Sunday, 23 September 2007

Onward, To Calgary

I flew to Calgary today. Like most travel, it was a series of minor ordeals punctuated with moments of wonder and bepuzzlement.
The four-hour flight tracked over all of the Great Lakes and the states of Ontario, Minnesota, Saskatchewan, Manitoba and finally Alberta. Nowhere in this span did I see a single forest; in fact 90% of the landscape was corn and other crops, for hundreds of miles. To gaze out and see nothing but a flat patchwork quilt of harvester patterns, again and again and again, makes me realise how vast these countries are.
The patterns themselves were seldom the same. I would have thought that there would be a 'best' way to harvest a field, but there were symmetrical, asymmetrical, triangular, rectangular, diagonal and circular patterns in ever-reducing circles. There were harvesting patterns which resembled the fairway on a Masters' golf course. There were patterns which looked like crop circles. There were idiosyncratic jinking weaves which outlined small ponds and streams. This continued for hours.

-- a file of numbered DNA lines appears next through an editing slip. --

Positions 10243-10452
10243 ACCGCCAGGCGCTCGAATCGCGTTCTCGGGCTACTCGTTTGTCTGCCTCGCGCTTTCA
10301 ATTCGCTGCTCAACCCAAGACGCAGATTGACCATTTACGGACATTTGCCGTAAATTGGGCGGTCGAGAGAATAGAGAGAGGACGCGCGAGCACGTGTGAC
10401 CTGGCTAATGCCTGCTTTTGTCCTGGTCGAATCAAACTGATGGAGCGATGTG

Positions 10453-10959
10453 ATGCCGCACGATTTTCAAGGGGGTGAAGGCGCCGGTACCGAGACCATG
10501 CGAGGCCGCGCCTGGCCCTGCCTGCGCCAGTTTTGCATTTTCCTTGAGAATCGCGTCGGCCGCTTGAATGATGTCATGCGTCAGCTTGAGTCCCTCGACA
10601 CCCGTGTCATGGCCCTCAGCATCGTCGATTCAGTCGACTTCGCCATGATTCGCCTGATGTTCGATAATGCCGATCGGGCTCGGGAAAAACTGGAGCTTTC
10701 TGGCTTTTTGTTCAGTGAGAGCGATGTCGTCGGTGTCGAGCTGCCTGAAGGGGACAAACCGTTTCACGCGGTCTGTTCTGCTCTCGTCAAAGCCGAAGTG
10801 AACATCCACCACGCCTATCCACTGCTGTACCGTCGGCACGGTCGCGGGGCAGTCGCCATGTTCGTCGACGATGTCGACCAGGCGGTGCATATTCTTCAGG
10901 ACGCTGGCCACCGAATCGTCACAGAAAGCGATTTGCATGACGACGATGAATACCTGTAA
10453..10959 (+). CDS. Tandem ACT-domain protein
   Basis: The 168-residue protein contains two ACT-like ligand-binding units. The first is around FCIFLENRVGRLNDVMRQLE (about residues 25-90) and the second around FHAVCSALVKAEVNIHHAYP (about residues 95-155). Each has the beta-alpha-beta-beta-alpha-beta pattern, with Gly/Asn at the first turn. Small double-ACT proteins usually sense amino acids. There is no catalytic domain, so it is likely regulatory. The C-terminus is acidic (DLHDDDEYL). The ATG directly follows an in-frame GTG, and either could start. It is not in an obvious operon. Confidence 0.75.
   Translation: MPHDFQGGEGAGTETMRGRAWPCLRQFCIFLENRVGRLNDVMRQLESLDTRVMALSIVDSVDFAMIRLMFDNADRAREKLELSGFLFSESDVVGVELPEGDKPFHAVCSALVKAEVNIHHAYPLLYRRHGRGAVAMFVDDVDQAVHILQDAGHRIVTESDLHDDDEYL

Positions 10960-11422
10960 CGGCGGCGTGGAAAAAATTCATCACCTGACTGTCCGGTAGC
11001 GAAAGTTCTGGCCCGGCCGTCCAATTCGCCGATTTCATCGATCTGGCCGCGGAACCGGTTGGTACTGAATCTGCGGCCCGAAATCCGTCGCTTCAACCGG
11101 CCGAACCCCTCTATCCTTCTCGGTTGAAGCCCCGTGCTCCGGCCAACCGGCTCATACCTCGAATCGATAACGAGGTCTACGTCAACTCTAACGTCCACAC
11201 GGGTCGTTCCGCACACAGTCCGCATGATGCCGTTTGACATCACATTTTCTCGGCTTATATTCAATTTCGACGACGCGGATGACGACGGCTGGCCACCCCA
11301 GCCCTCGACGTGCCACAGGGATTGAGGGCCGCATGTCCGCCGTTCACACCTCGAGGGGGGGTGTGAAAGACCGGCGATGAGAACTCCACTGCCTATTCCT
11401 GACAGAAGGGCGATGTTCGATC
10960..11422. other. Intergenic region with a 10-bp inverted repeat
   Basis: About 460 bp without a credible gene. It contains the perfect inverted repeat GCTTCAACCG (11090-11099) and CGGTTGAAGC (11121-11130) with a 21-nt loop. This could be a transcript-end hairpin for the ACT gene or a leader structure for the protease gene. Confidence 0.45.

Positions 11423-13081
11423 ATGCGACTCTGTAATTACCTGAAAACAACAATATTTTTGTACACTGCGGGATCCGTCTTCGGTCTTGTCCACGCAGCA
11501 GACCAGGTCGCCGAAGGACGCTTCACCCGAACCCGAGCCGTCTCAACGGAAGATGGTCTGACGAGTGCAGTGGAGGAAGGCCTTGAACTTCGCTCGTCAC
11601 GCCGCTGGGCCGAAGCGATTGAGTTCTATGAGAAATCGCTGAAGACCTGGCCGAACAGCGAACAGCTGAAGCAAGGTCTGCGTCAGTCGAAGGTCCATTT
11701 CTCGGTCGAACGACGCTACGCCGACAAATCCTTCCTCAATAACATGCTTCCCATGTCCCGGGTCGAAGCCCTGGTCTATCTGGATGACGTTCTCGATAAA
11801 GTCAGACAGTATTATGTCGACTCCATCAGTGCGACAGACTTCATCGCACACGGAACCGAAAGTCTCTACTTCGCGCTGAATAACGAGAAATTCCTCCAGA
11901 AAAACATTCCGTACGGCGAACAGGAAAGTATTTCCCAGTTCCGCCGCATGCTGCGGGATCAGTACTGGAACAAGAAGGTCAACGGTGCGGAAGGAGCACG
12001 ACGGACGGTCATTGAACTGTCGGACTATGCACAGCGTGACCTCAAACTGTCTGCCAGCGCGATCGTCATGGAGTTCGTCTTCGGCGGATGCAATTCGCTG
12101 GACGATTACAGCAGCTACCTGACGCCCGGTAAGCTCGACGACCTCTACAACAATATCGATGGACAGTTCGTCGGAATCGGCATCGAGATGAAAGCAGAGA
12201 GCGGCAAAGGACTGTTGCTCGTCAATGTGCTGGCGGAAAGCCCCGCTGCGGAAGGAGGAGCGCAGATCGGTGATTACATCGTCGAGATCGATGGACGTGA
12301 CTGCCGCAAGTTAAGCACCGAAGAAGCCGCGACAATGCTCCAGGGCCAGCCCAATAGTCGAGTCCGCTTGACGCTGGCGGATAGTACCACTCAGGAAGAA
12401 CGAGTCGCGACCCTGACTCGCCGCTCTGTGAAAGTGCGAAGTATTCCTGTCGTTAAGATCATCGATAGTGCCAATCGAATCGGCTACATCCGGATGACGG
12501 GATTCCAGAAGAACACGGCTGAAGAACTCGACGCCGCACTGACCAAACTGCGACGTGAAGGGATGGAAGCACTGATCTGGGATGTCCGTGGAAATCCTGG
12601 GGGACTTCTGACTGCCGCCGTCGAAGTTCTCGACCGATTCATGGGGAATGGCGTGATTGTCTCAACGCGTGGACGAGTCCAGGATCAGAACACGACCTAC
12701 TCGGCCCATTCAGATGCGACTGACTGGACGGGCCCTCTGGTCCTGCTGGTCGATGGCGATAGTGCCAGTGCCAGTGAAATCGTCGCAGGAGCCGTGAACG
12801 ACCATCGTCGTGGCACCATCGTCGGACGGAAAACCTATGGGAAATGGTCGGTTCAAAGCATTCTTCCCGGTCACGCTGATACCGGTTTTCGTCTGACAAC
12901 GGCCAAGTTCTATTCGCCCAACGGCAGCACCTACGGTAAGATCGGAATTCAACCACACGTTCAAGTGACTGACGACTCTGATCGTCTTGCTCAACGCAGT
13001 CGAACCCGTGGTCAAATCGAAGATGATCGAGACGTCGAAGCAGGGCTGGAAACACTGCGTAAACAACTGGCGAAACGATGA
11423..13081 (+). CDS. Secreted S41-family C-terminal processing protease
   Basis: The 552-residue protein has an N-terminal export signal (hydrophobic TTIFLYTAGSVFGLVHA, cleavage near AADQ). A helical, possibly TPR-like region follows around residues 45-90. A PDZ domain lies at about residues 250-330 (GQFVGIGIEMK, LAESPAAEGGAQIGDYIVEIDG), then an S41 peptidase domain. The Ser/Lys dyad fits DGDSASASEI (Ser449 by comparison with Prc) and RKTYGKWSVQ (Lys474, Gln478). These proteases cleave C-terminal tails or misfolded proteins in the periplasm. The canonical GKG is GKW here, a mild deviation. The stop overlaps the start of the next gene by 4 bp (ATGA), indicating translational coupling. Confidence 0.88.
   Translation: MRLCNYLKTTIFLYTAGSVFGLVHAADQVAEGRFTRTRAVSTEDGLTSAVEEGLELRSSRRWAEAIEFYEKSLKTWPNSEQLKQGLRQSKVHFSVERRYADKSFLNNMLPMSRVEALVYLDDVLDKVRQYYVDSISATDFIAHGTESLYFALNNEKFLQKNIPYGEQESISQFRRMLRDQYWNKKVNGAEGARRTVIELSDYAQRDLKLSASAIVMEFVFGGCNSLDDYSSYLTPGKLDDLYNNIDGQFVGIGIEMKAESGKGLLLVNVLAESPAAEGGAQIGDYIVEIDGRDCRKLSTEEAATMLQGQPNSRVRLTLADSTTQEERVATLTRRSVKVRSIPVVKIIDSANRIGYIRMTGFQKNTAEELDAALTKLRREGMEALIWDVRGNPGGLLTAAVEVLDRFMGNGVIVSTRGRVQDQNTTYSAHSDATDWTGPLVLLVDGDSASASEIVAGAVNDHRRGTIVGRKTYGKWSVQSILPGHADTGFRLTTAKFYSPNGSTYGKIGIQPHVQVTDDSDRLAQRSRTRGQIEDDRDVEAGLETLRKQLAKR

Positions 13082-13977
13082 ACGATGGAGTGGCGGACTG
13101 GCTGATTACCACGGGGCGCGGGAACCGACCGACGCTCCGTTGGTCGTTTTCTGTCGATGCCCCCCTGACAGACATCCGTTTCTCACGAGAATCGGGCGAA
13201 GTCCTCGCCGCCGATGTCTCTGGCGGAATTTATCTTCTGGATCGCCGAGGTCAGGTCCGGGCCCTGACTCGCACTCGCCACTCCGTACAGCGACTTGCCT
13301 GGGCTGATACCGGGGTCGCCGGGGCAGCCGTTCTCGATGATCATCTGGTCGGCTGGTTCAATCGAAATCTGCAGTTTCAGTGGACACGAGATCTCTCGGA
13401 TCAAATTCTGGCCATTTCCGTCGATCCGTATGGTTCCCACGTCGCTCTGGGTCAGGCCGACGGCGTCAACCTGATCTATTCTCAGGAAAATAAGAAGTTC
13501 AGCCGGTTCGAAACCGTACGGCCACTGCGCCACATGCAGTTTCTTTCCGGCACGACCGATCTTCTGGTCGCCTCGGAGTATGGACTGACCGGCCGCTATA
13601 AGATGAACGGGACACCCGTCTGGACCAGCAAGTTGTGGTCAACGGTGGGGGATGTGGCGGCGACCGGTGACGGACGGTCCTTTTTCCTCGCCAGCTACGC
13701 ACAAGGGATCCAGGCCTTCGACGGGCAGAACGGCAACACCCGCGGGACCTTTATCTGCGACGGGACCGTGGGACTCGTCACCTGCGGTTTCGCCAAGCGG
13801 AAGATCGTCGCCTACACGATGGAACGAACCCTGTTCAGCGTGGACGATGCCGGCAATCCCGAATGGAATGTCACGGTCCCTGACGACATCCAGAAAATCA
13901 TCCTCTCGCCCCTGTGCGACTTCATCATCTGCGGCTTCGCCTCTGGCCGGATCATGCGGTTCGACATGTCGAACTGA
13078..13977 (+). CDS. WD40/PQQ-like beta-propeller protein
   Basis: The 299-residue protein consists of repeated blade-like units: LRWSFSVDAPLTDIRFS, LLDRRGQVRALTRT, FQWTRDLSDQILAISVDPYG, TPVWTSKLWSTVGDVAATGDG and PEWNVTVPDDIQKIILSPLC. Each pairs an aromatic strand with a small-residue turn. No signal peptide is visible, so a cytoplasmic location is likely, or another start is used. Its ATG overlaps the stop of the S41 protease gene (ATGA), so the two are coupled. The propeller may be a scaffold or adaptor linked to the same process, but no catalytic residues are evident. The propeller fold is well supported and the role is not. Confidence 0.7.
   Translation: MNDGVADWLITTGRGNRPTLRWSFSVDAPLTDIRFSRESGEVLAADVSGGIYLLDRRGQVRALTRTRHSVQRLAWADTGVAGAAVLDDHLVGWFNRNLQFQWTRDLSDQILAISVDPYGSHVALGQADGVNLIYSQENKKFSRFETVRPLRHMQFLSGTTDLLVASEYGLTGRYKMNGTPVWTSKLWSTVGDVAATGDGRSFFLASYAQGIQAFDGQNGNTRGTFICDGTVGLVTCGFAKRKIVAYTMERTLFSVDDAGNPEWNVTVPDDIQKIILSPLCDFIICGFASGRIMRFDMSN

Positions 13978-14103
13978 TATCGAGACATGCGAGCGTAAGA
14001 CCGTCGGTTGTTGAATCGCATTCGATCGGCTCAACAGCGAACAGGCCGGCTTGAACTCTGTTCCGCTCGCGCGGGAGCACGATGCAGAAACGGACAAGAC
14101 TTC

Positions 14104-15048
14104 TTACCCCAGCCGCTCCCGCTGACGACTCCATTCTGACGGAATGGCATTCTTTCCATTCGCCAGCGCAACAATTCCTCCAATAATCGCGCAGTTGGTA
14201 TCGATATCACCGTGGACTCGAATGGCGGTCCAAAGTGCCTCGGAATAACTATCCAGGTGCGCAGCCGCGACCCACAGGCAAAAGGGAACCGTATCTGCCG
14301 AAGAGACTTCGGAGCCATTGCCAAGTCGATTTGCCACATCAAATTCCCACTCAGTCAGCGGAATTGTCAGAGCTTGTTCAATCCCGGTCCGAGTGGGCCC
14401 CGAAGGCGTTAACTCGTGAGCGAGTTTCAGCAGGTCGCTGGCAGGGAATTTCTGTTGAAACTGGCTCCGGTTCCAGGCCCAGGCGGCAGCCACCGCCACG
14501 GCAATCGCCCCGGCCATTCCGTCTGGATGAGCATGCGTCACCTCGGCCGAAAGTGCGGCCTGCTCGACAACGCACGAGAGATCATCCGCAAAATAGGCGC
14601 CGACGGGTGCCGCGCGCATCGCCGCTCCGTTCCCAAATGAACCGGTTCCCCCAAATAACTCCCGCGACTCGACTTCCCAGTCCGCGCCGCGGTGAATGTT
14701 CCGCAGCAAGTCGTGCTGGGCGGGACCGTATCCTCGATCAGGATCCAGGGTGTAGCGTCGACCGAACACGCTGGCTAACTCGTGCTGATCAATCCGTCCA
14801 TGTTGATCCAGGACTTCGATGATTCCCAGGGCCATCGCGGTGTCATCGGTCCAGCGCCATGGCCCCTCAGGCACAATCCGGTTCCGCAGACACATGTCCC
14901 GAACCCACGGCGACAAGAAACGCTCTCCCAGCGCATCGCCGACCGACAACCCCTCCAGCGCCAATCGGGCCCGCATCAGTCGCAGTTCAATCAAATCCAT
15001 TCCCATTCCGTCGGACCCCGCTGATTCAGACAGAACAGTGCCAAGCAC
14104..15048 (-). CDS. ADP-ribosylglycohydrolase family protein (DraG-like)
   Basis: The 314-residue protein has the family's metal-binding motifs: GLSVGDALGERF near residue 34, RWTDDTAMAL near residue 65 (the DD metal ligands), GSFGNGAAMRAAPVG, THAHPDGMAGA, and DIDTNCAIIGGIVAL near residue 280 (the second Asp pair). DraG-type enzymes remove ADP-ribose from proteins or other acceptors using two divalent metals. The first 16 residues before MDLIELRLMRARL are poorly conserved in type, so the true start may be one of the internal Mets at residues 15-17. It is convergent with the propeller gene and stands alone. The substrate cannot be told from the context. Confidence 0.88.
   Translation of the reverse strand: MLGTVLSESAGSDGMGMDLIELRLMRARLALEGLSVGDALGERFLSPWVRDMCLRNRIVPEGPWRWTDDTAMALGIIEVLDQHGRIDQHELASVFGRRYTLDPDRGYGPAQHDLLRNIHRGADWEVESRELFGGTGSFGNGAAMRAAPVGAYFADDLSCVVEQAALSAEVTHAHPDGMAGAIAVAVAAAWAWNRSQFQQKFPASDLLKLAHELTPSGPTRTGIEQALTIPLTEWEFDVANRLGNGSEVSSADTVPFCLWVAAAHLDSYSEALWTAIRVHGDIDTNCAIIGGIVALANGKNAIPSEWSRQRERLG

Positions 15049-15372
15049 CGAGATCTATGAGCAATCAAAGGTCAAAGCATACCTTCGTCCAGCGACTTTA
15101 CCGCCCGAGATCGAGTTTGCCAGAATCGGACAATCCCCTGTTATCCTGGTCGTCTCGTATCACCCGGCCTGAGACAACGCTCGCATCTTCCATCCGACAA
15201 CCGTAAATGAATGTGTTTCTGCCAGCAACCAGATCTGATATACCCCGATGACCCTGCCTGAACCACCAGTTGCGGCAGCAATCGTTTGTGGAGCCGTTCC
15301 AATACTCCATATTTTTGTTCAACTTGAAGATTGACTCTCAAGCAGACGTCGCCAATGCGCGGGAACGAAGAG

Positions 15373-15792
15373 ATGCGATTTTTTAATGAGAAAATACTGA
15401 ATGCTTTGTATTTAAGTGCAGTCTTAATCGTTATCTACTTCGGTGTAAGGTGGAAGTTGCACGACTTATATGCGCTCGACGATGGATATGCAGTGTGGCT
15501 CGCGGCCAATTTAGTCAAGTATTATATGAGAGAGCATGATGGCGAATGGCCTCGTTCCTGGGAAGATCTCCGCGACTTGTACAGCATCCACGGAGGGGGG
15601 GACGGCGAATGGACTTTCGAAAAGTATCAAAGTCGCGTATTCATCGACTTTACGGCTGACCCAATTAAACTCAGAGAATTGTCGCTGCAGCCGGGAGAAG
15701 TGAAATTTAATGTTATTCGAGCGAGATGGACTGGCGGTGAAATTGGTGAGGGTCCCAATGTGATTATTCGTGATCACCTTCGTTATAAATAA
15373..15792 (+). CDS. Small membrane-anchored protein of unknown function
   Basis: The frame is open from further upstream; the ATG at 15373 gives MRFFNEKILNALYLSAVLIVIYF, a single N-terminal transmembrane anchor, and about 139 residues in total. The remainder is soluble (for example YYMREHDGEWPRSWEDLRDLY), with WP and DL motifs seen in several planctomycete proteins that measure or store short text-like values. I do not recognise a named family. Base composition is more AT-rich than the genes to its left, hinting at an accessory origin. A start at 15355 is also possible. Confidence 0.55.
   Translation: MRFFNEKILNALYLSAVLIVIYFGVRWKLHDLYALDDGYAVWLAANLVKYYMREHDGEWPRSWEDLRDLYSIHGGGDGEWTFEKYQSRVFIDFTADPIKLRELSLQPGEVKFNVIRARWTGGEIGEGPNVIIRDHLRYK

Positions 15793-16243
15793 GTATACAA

I caught a bus, then a train from the airport. America and Canada allow you to continue travelling without paying more by getting a transfer from the first thing you get on. You can keep going in the same direction but you can't backtrack because the transfers are a different colour.
Downtown here has been affected by white flight; most of the people you see on the street are actually *on the street*. When I checked in to the hostel, there were four old homeless guys lounging in the grassy area beside the building.
I walked around downtown for several hours. The trains are free within the 1km central strip, so I hopped on and off a few times. I bought some Chuck Taylor-style shoes ($7.50) and went to the only supermarket in the area, Safeway.
Calgary had a strange feeling about it, which I couldn't quite place. I realised after a few hours what it was: there are no public spaces. I bought a Coke and some cookies (I love cookies) from a store and looked for a foodcourt, a park, an eating area of any kind. After half an hour I gave up and perched on the plinth of a statue near a street corner. I looked at people; people looked at me. It was weird. A rambling bunch of teenage boys in yellow livery came along. "Hey man, can we shine your shoes for a donation to cystic fibrosis?" I said yes. They looked surprised and, honest to god, cheered. People in Canada are so happy, it's like living in a Smurf village. Today I saw a rough-as-guts biker hold open a gate for a little old man with a cane.
'Help Wanted' and 'Now Hiring' signs are everywhere, often followed by, 'For All Positions'. The last few minutes of the flight today revealed significant development going on outside Calgary. It's a city which is in a boom phase, and now I'm here to grab my slice of the pie.
And maybe see a moose.

No comments: